Transparency in branded content: event takeaways from Facebook, New York Times and Bacardi Martini
Branded content can work like magic, but full transparency is crucial if the industry wants to raise the bar for quality, agreed panelists at The Drum Studios branded content event in London last week.
The Drum Studios branded content event
It was not that long ago that Guardian Labs’ Anna Watkins said that the key to surviving the ‘adblockalypse’ lies in offering fewer, but more premium quality commercial messages and formats. As brands and publishers look to monetize content in this space, it then begs the question: what makes for great branded content? And for brands that have got it badly wrong, how can they get back on track? The Drum Studios branded content evening discussed this and more.
Know what you want, or replace ‘content’ with ‘shit’
Branded Content Marketing Association’s (BCMA) global CEO, Andrew Canter, has been figuring out this very question for the past five years. BCMA works with some of the world’s leading brands and production companies, operating in 15 markets. He said the biggest change in branded content has been that now, people think content first. In the past it was a ‘nice to have’ but now its recognised as adding value.
“Sir John Hegarty said branded content is not on a different planet. It’s about making the content entertaining for your target audience. This is the age of branded content because people do not want to be interrupted anymore by advertising,” he said.
Bacardi Martini’s global head of consumer PR and corporate communications, Lisa Jedan, in a no-holds barred fashion, said that what most people in the industry are often too afraid to say: “If you don’t know what you specifically need, or what you want to say, then you can replace the word ‘content’ with ‘shit’. Just say: ‘I just need a piece of shit’. People don’t follow content, they follow stories.”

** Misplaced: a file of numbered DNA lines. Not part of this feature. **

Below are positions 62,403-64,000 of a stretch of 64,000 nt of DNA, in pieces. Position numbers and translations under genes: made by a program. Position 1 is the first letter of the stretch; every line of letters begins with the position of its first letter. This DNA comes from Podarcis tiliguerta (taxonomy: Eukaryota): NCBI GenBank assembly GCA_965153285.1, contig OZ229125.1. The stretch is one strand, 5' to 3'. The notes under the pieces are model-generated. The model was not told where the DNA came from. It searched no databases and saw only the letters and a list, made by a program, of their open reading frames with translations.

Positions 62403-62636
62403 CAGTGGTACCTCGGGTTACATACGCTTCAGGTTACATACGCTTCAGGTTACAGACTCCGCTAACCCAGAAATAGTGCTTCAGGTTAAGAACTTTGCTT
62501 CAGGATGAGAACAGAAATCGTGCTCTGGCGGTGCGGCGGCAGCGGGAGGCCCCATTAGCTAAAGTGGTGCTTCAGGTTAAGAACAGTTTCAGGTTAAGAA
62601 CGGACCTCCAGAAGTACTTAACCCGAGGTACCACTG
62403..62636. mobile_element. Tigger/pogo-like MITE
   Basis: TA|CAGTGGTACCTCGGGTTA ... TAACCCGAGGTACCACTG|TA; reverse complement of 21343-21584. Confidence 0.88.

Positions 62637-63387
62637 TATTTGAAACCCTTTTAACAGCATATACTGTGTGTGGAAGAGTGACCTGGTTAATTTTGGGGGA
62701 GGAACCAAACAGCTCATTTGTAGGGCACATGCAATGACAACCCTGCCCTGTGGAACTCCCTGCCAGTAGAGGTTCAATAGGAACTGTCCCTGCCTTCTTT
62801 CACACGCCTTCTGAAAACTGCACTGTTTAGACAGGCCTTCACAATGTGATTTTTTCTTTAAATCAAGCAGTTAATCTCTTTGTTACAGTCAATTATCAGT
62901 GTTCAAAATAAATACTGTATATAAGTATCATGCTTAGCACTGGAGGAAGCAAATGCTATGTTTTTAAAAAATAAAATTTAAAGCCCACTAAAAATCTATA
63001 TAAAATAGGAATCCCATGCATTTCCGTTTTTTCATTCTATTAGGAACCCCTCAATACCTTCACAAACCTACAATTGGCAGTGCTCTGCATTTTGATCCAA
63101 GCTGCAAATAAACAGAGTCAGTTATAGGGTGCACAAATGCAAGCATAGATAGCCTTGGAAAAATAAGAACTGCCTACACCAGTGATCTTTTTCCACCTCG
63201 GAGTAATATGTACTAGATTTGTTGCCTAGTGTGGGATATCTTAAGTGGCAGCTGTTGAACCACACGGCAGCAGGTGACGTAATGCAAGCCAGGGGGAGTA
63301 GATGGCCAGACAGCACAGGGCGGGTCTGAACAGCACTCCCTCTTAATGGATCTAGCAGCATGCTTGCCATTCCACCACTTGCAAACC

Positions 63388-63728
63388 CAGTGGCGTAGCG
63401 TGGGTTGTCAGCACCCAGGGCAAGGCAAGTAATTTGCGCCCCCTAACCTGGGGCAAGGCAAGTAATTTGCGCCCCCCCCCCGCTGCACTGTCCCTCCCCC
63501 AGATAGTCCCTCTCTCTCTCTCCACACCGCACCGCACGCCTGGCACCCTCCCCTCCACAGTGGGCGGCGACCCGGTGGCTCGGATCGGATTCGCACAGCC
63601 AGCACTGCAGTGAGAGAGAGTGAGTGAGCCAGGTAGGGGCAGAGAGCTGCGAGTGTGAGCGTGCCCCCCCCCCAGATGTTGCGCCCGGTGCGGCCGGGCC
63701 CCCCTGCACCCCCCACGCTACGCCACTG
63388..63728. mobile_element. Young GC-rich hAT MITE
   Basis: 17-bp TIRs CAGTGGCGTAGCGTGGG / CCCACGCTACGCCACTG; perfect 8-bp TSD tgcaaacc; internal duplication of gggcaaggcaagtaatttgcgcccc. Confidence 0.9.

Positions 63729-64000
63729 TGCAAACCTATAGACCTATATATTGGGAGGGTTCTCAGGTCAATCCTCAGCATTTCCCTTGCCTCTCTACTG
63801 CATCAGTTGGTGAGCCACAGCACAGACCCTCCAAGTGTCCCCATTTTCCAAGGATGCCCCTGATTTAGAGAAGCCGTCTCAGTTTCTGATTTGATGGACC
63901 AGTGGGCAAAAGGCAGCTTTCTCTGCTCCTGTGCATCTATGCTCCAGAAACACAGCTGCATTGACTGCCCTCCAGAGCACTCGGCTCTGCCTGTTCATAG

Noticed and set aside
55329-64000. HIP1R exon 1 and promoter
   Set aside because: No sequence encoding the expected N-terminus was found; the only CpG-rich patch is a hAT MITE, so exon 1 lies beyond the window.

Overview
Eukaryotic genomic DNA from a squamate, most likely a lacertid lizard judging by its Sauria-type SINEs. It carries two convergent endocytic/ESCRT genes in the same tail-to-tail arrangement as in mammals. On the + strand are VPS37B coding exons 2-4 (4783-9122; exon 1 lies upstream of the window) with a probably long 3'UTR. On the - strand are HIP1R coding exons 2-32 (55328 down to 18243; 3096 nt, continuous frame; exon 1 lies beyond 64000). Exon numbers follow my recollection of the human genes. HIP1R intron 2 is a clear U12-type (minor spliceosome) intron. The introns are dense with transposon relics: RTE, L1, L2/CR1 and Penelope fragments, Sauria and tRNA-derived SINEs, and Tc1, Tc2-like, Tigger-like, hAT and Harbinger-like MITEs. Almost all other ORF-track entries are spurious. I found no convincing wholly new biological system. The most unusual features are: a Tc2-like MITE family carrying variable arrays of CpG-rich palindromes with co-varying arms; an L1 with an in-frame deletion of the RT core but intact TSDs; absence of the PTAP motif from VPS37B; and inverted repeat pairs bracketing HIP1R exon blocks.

Transparency will raise the bar for quality
For Elizabeth Valleau, global creative strategist at Facebook Creative Shop, it is the consumers who are in charge now – a new mentality that most brands are finding difficult to adjust to.
“The consumer has been given the floor and suddenly it matters what you’re doing as a brand. As a marketer, this is life-affirming. It’s such a dramatic change from the past where you could get away with being reductive and still have your marketing be technically effective.”
Valleau sees transparency being an essential piece of the pie when it comes to creating great quality branded content; it is the only way to “raise the bar for quality”.
“In the past when it was easier to mask whether something was sponsored, it caused a real sense of anxiety in the consumer. The spirit of transparency forces the producer and the sponsor to level up,” she said. “They are not going to put their name behind something that is terrible or false and misleading. By that token the audience can say, I know this is not an ad, but the content is still good and now I am having the brand affinity moment you intended me to have.”
Put the ‘story’ back into storytelling
Global editorial director of T-Brand Studios, New York Times, Nelly Gocheva, echoed Valleau on transparency, adding it is important to “keep the church and the state separate”. She also talked about the importance of educating the industry on not being afraid to openly declare their sponsored content piece – as good content will speak for itself.
“If the content is great people will still interact with it. People come to us because we are a trustworthy news outlet and do not want to be misled. Good branded content is about the story and we need to put the ‘story’ back into storytelling."
She added: “Nowadays, we are very spoilt when it comes to innovation and technological advancements and the way we tell these stories. But we still have to start with a good story.”
For more insights from the panelists, watch the video below.